Henry Ford Health SNAP-Ed collaborations creating healthy change

This article is part of Stories of Change, a series of inspirational articles of the people who deliver evidence-based programs and strategies that empower communities to eat healthy and move more. It is made possible with funding from Michigan Fitness Foundation.

From creating free farm stands in Detroit to promoting healthier drinking water in the Jackson area, the Henry Ford Health initiative Generation with Promise (GWP) is supporting healthier families and communities across Michigan.

Launched in 2007, GWP aims to help Michigan's young people, their families, and communities "move more, eat better, and change lives!" It plays into HFH's larger goal of creating policy, systems, and environmental (PSE) change so residents in metro Detroit and south-central Michigan can eat healthy and move more.

GWP programming is made possible in part through Michigan Fitness Foundation (MFF) Supplemental Nutrition Assistance Program Education (SNAP-Ed) funding. MFF is a State Implementing Agency of the Michigan Department of Health and Human Services for the education component of the Supplemental Nutrition Assistance Program. SNAP-Ed is an education program of the U.S. Department of Agriculture that teaches people eligible for SNAP how to live healthier lives. MFF offers grants to conduct SNAP-Ed programming throughout the state of Michigan.

Two examples of this exciting work are collaborations Henry Ford Health and GWP have helped build in Detroit and Jackson. In Detroit they helped connect two partners,  Eastern Market Corporation and Come Play Detroit, creating an opportunity for free farm stands in Detroit parks. In Jackson, they worked with the Jackson Community Action Agency (JCAA) to promote safe, delicious, and accessible drinking water in Head Start classrooms.

"Our SNAP-Ed PSE work and partnerships with these organizations really align with our overall mission and our commitment to the health and well-being of the communities we serve," says Barbara Blum-Alexander, director of GWP. "Healthy eating and physical activity are really upstream prevention of causes of chronic disease that we're trying to address."

SNAP-Ed as a catalyst for community change

In addition to its main farmers market in Detroit, Eastern Market convenes a network of 20 neighborhood farmers markets called Detroit Community Markets (DCM), which seeks to increase nutrition security in Detroit. Last summer, HFH facilitated a partnership between Eastern Market and Come Play Detroit. From this partnership, five additional farm stands were created with one significant difference: residents get to shop for fresh produce at no cost. The program is currently in its second year.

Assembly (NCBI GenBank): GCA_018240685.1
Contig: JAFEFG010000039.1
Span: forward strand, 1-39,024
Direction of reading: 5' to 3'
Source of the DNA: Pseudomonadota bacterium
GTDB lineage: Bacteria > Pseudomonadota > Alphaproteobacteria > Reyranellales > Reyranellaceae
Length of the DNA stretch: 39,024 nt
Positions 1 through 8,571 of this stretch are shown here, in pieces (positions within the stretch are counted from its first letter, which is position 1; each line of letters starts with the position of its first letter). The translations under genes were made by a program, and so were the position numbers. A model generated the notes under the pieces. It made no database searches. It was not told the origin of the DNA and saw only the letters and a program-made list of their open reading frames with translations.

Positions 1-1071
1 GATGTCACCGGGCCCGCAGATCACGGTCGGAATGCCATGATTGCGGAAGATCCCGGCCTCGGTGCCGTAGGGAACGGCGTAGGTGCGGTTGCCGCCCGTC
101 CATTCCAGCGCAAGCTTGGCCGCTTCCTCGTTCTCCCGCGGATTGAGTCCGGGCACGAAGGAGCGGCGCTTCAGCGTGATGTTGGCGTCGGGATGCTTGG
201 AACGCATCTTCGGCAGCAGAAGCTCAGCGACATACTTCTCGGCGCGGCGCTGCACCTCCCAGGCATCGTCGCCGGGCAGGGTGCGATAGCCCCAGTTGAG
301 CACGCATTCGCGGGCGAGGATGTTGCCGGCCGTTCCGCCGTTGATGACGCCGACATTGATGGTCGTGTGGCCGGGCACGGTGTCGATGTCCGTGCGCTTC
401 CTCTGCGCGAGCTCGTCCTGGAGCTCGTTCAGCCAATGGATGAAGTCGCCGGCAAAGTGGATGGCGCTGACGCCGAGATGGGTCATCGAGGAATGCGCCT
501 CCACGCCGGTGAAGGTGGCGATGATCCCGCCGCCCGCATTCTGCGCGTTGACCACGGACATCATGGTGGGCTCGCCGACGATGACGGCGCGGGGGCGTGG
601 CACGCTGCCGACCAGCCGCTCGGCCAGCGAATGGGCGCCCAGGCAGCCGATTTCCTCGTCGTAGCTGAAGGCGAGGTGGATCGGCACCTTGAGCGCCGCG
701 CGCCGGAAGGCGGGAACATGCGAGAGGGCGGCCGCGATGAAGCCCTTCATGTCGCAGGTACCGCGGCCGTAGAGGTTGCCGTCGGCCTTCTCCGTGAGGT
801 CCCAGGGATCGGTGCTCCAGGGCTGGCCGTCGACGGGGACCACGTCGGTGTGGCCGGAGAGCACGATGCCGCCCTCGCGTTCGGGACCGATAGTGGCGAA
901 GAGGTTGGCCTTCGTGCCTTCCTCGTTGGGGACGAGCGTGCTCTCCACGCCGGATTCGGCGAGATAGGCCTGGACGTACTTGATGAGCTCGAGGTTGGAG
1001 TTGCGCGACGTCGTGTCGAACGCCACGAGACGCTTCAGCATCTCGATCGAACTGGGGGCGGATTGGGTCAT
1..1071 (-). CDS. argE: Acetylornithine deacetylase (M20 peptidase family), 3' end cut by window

A farm stand at Patton Park in Detroit, sponsored by Henry Ford Health, Come Play Detroit, and Eastern Market.
Come Play Detroit partners with the Detroit Pistons to host Basketball for All, a program activating five city parks with free opportunities for physical activity. HFH knew Come Play Detroit was looking to expand their offerings by creating access to healthy foods at city parks. HFH staff connected Come Play Detroit staff with Eastern Market Food Access Manager Nicole Morba to explore opportunities.

"Having farm stands at our neighborhood parks is an incredible opportunity," Blum-Alexander says.

After working out the details to finance the service, the collaboration between Eastern Market and Come Play Detroit was realized, and free fruits and vegetables became available to residents at farm stands at Adams Butzel, Butzel Family Recreation Center, Patton, Rouge, and Zussman parks, where 10,000 pounds of 78 types of produce were distributed. This year, the program is taking place at Pingree, Rouge, Chandler, Palmer, and Romanowski parks.

A farm stand at Butzel Family Recreation Center in Detroit, sponsored by Henry Ford Health, Come Play Detroit, and Eastern Market.
While Come Play Detroit started promoting the free produce to their audience, HFH began promoting the resource to residents through their SNAP-Ed programming, which drew more people to the farm stands and the Come Play Detroit physical activity programming.

Word of mouth

Then, the farm stand staff started to notice that other neighbors started coming solely to access fresh fruits and vegetables.

“Once word started spreading, neighbors started telling each other about the free fruits and vegetables,” Morba says. "We are so happy and impressed with the results at our farm stands.”

"Because it's free, it's taking away the burden of thinking about your food budget," Morba says. "We find that with a tight food budget, the first thing to get eliminated is items that are perishable. We were able to provide free nutritious foods like tomatoes, greens, peppers, bananas, and Michigan blueberries and tell people, 'Take as many as you're going to eat.' It creates a nice comfort in the community."

Morba notes that the free farm stands are also building community. Local residents picking up free produce for their families sometimes ask if they can bring home a little extra for their homebound neighbors. A group of older women who attend other programming in their park wait about an hour after that programming is done for the farm stand, which sets up an hour later. To pass the time, they play cards together at the park, which also creates an important social connection.